Ritchie also has presided over two high-profile contested elections: the 2008 U.S. Senate race, won by Democrat Al Franken after a lengthy recount and state Supreme Court ruling; and the 2010 governor's race, won by Democrat Mark Dayton after a recount.

But Trey Grayson, Kentucky's former secretary of state, thinks people are overestimating the office's importance. "It's probably more bark than bite," he says.

Grayson now heads Harvard's Institute of Politics. He says there's a silver lining to this higher profile: Voters are starting to care.

"I believe our elections today are better administered than they were 15 years ago because of the attention and the demand for improved voting processes and voting equipment. The partisanship is a byproduct of that. It's also a sign of our times," he says.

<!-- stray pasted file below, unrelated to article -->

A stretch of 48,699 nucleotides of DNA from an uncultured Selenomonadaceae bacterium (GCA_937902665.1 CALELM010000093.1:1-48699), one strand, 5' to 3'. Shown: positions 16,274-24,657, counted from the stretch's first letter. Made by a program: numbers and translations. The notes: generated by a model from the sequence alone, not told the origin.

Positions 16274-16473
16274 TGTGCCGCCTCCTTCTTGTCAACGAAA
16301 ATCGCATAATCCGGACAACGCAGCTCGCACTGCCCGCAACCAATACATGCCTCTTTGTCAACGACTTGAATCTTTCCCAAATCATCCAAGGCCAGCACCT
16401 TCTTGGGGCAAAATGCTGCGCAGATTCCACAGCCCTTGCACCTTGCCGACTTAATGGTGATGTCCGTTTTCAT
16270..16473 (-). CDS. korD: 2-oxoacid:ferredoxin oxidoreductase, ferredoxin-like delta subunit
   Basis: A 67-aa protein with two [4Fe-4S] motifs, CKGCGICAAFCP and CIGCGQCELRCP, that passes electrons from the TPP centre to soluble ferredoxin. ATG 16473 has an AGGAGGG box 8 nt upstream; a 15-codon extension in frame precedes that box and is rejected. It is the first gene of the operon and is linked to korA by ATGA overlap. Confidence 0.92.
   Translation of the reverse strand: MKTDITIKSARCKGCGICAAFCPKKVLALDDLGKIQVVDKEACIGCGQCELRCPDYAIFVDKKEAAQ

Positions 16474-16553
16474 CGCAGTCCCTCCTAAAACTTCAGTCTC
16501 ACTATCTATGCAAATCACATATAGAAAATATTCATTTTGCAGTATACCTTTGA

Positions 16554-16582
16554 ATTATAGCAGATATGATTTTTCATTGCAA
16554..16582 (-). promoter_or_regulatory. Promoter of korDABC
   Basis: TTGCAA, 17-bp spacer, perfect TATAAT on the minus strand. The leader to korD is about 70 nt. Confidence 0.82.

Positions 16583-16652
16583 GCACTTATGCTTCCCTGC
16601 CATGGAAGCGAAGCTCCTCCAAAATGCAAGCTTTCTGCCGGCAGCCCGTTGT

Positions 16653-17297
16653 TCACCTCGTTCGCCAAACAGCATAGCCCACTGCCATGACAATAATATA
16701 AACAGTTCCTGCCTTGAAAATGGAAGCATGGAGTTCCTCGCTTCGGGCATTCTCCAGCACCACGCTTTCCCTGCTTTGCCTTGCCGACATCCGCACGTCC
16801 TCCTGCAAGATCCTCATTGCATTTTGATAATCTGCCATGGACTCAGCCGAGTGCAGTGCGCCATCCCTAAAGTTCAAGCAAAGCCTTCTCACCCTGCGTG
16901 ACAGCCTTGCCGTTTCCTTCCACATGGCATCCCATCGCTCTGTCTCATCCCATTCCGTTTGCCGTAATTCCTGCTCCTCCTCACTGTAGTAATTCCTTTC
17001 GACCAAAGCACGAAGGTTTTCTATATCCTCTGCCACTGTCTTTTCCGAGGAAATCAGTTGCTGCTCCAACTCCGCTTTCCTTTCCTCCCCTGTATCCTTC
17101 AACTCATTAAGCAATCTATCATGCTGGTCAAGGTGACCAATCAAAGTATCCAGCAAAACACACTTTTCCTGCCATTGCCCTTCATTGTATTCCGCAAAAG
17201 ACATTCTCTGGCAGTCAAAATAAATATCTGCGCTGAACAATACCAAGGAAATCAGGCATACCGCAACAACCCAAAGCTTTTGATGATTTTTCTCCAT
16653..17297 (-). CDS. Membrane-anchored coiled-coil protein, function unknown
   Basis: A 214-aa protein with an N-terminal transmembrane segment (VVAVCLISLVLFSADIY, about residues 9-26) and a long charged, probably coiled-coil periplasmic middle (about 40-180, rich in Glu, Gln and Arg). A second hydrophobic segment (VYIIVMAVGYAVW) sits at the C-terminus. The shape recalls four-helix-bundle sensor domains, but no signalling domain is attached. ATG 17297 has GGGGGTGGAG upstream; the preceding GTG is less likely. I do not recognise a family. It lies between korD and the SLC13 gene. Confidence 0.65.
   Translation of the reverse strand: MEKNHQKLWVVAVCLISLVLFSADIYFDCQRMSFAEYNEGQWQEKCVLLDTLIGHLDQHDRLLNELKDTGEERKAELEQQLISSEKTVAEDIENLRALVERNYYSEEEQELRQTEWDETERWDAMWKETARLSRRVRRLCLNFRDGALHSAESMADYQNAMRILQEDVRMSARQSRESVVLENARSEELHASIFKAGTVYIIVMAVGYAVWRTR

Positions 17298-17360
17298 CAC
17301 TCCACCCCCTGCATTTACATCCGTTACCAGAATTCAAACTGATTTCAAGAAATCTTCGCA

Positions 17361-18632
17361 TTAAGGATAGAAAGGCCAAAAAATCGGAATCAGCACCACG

More Election Battles To Come?

Elections experts say secretaries of state are still feeling out the boundaries of their office.

In Colorado, Scott Gessler's willingness to jump from one controversial issue to another has earned him the nickname "Honey Badger," after a satirical and viral nature video that describes the animal's preying habits.

Gessler has heard the nickname — and likes it.

"If you look at honey badgers, they're very independent animals. They're very fierce. People don't mess with them, and they usually win their fights," he says.

And Gessler likely has plenty of fights ahead of him.

In an era of razor-thin results, with both parties struggling for any possible election edge, the secretary of state's office isn't leaving the spotlight anytime soon.